Our Sunday school children are learning about the Tower of Babel while the adult Bible classes have just completed study of the fall of ancient Israel. Luz Maria and I were talking about the recurring themes in these Biblical narratives and modern-day parallels.
According to Genesis 11, the Tower of Babel was built on a plain in the land of Shinar, which was in Mesopotamia, most likely in the southern part. Likewise, the Assyrian Empire, which destroyed the kingdom of the northern tribes of Israel, was based in northern Mesopotamia while the Babylonians, who destroyed Jerusalem and the southern kingdom of Judah around 586 B.C., came from southern Mesopotamia.
Mesopotamia, of course, nowadays is known as Iraq. The ancient empires of Mesopotamia eventually fell to the Persian Empire. What was ancient Persia now is called Iran, a nation with which Iraq fought a long and bitter war in the 1980s.
I mentioned to Luz Maria that Saddam Hussein had considered Nebuchadnezzar, greatest of the kings of Babylon, a hero and at the height of his own power claimed to be the “new Nebuchadnezzar.”
Luz Maria noted that the news photos of an unshaven, unwashed Saddam Hussein pulled from the hole where he had been hiding paralleled the account of Daniel, chapter 4, in which God drove Nebuchadnezzar mad and the king wandered the countryside like animal with long, unkempt hair and fingernails that had grown to be like claws.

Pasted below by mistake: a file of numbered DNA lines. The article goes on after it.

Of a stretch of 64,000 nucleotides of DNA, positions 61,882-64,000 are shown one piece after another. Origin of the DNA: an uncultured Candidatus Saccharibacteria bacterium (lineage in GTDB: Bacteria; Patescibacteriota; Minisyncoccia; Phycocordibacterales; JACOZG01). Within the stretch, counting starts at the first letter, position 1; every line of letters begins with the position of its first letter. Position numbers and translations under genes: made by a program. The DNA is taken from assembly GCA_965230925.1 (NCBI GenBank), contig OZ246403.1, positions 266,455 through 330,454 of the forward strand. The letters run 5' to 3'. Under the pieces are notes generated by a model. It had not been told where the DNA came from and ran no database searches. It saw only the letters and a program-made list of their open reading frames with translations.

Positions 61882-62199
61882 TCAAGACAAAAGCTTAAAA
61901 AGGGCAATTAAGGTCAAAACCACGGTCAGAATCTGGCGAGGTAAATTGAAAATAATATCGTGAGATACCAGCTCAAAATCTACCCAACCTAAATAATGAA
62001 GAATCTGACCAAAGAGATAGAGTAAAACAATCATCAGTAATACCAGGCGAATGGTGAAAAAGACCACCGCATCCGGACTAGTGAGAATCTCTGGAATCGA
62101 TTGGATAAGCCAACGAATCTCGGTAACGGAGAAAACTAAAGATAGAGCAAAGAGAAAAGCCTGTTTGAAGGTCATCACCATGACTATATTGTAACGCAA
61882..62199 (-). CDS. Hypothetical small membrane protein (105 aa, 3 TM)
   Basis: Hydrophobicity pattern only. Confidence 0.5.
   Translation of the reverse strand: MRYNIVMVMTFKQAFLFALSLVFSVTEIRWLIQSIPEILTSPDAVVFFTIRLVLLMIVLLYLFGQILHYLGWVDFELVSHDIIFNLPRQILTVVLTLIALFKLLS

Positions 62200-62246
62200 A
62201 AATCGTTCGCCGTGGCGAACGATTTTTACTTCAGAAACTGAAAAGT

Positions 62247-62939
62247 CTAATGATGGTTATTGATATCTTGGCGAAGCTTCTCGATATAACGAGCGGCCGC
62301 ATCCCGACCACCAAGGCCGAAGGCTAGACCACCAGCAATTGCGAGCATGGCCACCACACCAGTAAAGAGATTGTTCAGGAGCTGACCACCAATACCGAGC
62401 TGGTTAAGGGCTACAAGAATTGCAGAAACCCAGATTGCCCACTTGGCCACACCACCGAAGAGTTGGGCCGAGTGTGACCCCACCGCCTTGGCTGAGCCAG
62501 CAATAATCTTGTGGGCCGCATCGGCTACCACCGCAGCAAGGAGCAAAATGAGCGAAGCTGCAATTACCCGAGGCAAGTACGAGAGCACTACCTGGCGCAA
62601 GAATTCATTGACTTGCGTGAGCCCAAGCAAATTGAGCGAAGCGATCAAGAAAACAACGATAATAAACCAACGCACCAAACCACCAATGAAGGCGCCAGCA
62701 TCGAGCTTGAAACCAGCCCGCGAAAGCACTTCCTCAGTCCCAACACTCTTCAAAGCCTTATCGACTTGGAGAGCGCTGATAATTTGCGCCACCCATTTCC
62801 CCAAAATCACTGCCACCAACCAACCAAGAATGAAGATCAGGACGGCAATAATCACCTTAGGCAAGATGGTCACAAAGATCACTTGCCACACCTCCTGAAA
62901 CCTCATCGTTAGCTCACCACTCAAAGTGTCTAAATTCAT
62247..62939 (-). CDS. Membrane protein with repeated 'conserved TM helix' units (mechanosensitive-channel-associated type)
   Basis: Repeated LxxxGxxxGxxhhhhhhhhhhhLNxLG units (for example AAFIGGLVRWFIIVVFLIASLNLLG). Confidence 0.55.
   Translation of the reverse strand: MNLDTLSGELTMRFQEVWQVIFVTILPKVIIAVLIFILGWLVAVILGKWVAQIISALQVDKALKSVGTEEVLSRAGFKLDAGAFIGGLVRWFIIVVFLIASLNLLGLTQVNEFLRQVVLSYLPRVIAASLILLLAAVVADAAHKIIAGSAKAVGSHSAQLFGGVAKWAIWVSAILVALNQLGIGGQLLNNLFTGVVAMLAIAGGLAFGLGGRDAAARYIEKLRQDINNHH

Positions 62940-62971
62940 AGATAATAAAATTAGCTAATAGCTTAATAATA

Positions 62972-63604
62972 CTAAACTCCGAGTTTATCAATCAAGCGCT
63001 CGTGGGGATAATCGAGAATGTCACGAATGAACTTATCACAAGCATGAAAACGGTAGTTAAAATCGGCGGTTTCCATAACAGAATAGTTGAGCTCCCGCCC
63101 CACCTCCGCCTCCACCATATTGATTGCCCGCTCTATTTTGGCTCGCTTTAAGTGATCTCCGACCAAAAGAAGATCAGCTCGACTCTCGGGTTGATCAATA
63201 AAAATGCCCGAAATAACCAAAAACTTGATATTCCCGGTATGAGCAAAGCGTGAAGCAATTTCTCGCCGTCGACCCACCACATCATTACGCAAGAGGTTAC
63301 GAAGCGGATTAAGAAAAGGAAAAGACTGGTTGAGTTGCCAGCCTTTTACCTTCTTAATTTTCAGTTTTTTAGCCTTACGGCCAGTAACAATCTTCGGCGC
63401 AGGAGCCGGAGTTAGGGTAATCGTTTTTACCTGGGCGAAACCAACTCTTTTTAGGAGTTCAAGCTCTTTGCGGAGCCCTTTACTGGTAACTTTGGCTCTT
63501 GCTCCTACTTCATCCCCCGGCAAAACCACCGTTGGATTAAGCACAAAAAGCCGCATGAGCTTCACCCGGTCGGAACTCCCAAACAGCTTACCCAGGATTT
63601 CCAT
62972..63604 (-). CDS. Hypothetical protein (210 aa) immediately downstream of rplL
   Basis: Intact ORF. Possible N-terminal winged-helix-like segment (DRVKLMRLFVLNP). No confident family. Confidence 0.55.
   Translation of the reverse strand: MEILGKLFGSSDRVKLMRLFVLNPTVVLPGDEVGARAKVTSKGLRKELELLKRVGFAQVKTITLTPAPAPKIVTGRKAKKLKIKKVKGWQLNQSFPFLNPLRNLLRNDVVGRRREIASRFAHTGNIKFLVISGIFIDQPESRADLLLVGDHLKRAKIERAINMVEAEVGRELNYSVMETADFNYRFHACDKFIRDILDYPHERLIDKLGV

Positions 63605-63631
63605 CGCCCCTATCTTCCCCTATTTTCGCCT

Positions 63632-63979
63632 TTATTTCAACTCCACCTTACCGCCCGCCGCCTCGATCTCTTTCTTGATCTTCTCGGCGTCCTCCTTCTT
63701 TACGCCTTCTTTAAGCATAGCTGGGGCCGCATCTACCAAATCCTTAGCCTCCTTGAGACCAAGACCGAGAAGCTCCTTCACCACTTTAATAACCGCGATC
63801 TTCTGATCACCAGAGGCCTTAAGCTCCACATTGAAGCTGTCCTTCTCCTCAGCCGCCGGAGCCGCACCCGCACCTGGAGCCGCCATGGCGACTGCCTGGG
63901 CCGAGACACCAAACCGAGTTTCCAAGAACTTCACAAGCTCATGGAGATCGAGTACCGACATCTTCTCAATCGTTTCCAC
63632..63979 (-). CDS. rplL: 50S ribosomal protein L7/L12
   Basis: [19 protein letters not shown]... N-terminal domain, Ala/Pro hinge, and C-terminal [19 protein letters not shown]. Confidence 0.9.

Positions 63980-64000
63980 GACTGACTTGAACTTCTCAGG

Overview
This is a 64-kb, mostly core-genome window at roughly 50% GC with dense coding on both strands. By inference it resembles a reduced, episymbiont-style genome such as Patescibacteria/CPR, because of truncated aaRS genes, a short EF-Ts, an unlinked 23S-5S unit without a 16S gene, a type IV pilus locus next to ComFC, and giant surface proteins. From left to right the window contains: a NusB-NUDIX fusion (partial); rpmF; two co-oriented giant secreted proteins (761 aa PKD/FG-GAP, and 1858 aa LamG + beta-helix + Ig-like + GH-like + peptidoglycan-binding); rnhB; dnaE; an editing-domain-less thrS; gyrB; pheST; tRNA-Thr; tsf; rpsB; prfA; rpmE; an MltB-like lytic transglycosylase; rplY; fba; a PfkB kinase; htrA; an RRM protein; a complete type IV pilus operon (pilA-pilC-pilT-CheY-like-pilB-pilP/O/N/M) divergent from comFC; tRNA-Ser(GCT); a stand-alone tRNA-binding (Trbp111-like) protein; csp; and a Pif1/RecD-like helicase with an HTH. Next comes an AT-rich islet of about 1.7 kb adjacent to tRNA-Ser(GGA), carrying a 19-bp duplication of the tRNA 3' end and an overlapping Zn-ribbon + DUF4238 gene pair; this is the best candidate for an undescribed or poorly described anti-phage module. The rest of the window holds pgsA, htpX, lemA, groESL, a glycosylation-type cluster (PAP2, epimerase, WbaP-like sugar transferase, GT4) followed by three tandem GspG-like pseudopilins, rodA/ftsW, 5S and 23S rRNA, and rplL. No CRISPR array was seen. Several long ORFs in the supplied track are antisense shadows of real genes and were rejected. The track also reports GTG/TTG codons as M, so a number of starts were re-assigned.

But it seemed to Luz Maria an even more important point how the ancient Israelites were always mixing it up with the great empires of their day, not just those in Mesopotamia but also ancient Egypt.
Yes, I said, it was a rebuke to these conquerors that this group of quarrelling tribes claimed to be God's chosen people when the Egyptians, the Babylonians, Assyrians and others all believed that they were most favored of the gods. The evidence was easy for them to see: their wealth and military might. So the Israelite's assertion that their God was the true God of all nations and that from Israel would come one who would be king over all the earth just seemed insane.
But all these empires crumbled to dust while the promises of God to Israel endured and found their fulfillment in Jesus Christ.
I was also reminded of my own studies in the Gospel of Matthew, using lessons provided by the Juan de Frias Theological Institute. It is difficult but rewarding to study the Bible in Spanish, but is especially interesting to see what is emphasized in materials developed for Latin America.
In the first unit of the Matthew series, there was much discussion of the “cananistas” or zealots. This was the party of Jews which advocated violent revolution against the Romans and the restoration of Israel as an independent kingdom as it was in the days of David and Solomon. The zealots were contrasted with the publicans, or tax-collectors, who were regarded essentially as Jewish collaborators in the Roman occupation. It was noted that Jesus' circle of disciples included at least one former tax-collector (Matthew) and at least one former zealot (Simon). In God's kingdom, even people who seem to be on opposites sides of the political spectrum may become brothers.
Likewise, in my current study (which I have completed except for the final examination by my instructor, Luz Maria) there was a detailed discussion of Christ's temptation. Three temptations, actually: in the desert, on the pinnacle of the Temple and on the high mountain.